Pandemic forces FDA to postpone advisory panel on Intercept's obeticholic acid for use in NASH

In a business update issued Thursday, Intercept Pharmaceuticals said the April 22 FDA advisory committee meeting for obeticholic acid in liver fibrosis due to non-alcoholic steatohepatitis (NASH) has been tentatively rescheduled to June 9 as a result of the COVID-19 pandemic. The company said "we continue to work closely with the FDA on our priority review application," adding that the decision date for its filing remains June 26, after having been delayed by three months earlier this year.

Meanwhile, the European Medicines Agency is currently reviewing Intercept's application, submitted last December, for obeticholic acid in the same indication. Earlier this month, India became the first country to approve a NASH drug after regulators there cleared Zydus Cadila's saroglitazar to treat patients with non-cirrhotic NASH (for related analysis, see ViewPoints: From the clouds – Zydus Cadila’s saroglitazar wins NASH race).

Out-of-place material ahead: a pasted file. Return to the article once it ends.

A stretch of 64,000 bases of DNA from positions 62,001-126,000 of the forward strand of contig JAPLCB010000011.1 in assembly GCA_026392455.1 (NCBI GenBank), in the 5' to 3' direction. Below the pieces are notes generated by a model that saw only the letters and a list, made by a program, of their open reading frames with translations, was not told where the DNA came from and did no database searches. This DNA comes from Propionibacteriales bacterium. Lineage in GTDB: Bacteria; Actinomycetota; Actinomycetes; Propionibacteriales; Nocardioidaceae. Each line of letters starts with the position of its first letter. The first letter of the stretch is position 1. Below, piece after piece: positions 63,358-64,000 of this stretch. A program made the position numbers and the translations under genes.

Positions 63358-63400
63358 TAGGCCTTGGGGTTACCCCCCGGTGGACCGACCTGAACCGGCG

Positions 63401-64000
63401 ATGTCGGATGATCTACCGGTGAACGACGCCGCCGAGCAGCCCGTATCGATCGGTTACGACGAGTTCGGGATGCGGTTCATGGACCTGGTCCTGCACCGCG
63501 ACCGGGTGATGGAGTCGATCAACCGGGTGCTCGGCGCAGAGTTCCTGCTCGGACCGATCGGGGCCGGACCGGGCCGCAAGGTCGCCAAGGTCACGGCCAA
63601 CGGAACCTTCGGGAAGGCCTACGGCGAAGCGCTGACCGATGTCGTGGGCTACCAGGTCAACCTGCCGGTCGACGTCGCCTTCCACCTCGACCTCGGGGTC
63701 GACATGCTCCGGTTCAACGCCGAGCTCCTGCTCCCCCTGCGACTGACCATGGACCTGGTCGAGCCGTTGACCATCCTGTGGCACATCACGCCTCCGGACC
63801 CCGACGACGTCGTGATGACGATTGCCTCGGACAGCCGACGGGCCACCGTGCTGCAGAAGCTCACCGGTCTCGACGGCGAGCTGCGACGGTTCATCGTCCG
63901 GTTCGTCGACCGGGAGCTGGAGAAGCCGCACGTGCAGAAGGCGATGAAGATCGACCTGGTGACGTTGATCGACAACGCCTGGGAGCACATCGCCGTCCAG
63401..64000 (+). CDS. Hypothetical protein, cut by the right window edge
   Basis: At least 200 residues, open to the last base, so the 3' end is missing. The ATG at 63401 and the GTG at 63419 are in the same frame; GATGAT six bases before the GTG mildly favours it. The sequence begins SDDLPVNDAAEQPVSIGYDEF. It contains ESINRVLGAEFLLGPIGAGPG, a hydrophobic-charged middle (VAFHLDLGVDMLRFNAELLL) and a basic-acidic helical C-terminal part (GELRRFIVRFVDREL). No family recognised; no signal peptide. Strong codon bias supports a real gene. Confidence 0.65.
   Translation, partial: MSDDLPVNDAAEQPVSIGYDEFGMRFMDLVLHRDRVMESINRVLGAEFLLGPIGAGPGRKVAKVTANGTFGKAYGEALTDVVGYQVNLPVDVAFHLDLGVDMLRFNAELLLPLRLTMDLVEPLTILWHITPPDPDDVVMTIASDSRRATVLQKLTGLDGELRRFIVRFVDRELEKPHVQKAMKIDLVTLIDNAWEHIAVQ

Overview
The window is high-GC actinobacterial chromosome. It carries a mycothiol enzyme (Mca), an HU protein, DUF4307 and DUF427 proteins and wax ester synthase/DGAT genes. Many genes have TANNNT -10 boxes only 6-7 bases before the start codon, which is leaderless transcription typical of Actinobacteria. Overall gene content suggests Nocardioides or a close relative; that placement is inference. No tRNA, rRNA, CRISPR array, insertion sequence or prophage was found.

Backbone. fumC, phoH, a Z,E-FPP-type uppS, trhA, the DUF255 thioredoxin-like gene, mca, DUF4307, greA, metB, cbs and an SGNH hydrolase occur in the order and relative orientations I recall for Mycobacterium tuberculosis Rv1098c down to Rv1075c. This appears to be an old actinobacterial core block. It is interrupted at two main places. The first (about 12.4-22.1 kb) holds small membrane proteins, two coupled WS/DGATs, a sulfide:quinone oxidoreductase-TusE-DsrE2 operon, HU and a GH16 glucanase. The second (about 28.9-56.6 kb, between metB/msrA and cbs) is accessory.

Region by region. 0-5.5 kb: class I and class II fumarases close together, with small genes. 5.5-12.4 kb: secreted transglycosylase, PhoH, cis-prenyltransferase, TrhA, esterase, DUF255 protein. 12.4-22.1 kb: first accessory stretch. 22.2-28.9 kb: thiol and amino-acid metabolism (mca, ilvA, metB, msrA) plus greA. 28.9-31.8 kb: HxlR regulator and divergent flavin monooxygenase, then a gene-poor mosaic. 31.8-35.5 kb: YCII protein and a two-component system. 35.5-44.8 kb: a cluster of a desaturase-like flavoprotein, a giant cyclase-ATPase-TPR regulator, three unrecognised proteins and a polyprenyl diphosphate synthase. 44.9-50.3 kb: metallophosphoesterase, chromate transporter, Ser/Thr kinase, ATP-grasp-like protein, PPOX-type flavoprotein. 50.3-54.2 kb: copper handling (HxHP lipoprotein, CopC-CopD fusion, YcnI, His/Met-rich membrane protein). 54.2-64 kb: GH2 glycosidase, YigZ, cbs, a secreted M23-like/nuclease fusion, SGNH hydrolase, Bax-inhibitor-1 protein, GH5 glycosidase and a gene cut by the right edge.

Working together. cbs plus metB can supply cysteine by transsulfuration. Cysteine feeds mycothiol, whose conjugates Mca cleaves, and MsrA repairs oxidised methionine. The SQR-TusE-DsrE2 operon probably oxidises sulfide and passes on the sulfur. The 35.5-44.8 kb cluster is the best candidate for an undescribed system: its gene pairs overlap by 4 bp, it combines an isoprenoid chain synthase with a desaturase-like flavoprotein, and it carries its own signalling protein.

Intercept also provided an update on how COVID-19 was affecting its clinical development programme, saying it is "monitoring the…situation very closely" and has "taken measures intended to minimise any disruption to our ongoing trials." The company did not give further details except to say that its Phase III NASH studies, REGENERATE and REVERSE, are fully enrolled and that its focus now "is to provide needed support to participating sites and patients around the world."

With respect to Intercept's primary biliary cholangitis (PBC) trials, it stated that "under the current circumstances, we are…temporarily pausing screening and randomisation of patients in certain of our continuing studies of [obeticholic acid] in PBC." The drug is already approved in the US under the name Ocaliva to treat certain patients with PBC, and Intercept said it is working with "third-party manufacturers, distributors and other trusted partners to manage our supply chain activities and mitigate any potential disruptions to our product supplies as a result of COVID-19."

Several drugmakers, including Bristol Myers Squibb, Eli Lilly, Pfizer and others, have issued updates in recent days outlining how they are adjusting their business and clinical activities amid the COVID-19 pandemic, including in some cases by pausing ongoing trials or postponing the start of new ones. For related analysis, see ViewPoints: Impact of COVID-19 on clinical trial enrolment comes into view.

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